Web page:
A new study titled, ‘Fluvial landscapes of the Harappan civilisation’, has concluded that the Indus Valley Civilisation died out because the monsoons which fed the rivers that supported the civilisation, migrated to the east. With the rivers drying out as a result, the civilisation collapsed some 4000 years ago. The study was conducted by a team of scientists from the US, the UK, India, Pakistan and Romania between 2003 and 2008. While the new finding puts to rest, at least for the moment, other theories of the civilisation’s demise, such as the shifting course of rivers due to tectonic changes or a fatal foreign invasion, it serves to strengthen the premise that the civilisation that we refer to as the Indus Valley Civilisation was largely located on the banks of and in the proximity of the Saraswati river.

More than 70 per cent of the sites that have been discovered to contain archaeological material dating to this civilisation’s period are located on the banks of the mythological — and now dried out — river. As experts have been repeatedly pointing out, nearly 2,000 of the 3,000 sites excavated so far are located outside the Indus belt that gives the civilisation its name.

In other words, the Indus Valley Civilisation was largely and in reality the Saraswati River Civilisation. Yet, in our collective consciousness, numbed by what we have been taught — and what we teach — we continue to relate this ancient civilisation exclusively with the Indus Valley. For decades since Independence, our Governments influenced by Leftist propaganda, brazenly refused to accept even the existence of the Saraswati river, let alone acknowledge the river’s role in shaping one of the world’s most ancient civilisations. In recent years, senior CPI (M) leader Sitaram Yechury had slammed the Archaeological Survey of India for “wasting” time and money to study the lost river. A Parliamentary Standing Committee on Transport, Tourism and Culture which he headed in 2006, said, “The ASI has deviated in its working and has failed in spearheading a scientific discipline of archaeology. A scientific institution like the ASI did not proceed correctly in this matter.”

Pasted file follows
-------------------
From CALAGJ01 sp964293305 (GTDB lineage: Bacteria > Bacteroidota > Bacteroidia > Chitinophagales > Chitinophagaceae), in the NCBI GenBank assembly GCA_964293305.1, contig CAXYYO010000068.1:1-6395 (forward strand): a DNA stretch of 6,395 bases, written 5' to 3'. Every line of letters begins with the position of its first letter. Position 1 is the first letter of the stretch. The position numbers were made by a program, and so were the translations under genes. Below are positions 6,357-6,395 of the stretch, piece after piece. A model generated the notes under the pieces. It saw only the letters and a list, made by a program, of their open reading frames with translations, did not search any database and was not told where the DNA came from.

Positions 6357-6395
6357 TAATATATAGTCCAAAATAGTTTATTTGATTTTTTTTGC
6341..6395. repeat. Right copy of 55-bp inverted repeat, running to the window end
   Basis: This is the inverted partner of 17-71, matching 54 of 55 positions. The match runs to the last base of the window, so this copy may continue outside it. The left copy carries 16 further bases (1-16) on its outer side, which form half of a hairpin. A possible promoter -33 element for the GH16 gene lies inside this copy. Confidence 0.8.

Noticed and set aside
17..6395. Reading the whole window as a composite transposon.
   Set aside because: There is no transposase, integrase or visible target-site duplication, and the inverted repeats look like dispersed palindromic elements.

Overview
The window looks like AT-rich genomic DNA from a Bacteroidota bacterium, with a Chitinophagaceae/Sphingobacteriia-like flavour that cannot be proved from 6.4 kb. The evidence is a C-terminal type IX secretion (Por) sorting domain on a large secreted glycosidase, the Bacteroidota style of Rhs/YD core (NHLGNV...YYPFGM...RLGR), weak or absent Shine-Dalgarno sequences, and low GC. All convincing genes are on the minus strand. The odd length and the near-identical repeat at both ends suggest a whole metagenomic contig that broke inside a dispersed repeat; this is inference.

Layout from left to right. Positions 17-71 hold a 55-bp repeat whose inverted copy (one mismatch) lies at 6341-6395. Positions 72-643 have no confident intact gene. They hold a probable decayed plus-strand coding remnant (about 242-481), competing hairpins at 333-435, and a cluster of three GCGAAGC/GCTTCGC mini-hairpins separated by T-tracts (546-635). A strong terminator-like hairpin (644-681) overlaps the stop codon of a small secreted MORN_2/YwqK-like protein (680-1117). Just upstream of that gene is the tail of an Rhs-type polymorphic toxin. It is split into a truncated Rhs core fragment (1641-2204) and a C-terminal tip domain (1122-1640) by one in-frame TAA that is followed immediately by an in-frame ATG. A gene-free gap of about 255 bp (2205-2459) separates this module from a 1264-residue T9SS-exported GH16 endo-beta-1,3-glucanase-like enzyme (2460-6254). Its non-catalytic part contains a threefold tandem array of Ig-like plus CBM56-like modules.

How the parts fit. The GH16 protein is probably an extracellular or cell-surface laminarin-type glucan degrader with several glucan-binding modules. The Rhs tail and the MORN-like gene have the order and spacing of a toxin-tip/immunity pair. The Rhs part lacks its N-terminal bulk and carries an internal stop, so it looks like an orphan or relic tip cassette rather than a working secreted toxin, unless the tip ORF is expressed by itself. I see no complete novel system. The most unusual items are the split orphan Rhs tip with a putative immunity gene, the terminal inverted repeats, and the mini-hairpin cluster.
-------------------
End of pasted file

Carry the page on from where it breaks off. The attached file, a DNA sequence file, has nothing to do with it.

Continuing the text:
Yet, on occasion after occasion, scientific studies have proved that the Saraswati did exist as a mighty river. According to experts who have studied the map of all relevant underground channels that are intact to date and connected once upon a time with the river, the Saraswati was probably 1500 km long and 3-15 km wide.

The latest study, whose findings were published recently in the Proceedings of the National Academy of Sciences, too is clear on the river’s existence and its role in sustaining the ancient civilisation. The report said that the Saraswati was “not Himalayan-fed by a perennial monsoon-supported water course.” It added that the rivers in the region (including Saraswati) were “indeed sizeable and highly active.”

Will the new findings lead to a fresh thinking on the part of the Government and an acknowledgement that the time has come to officially rename the Indus Valley Civilisation as the Saraswati-Indus Civilisation? But the UPA regime had been in denial mode for years, much like the Left has been for decades. As the then Union Minister for Culture, Jaipal Reddy told Parliament that excavations conducted so far had not revealed any trace of the lost river. Clearly, for him and his then Government, it meant that the river was the creation of fertile minds fed by mythological books with an even more fertile imagination. The UPA Government then went ahead and slashed the budget for the Saraswati River Heritage Project — which had been launched by the NDA regime. The project report had been prepared in September 2003, envisaging a cost of roughly Rs 32 crore on the scheme. The amount was ruthlessly pruned to less than five crore rupees. In effect, the project was shelved.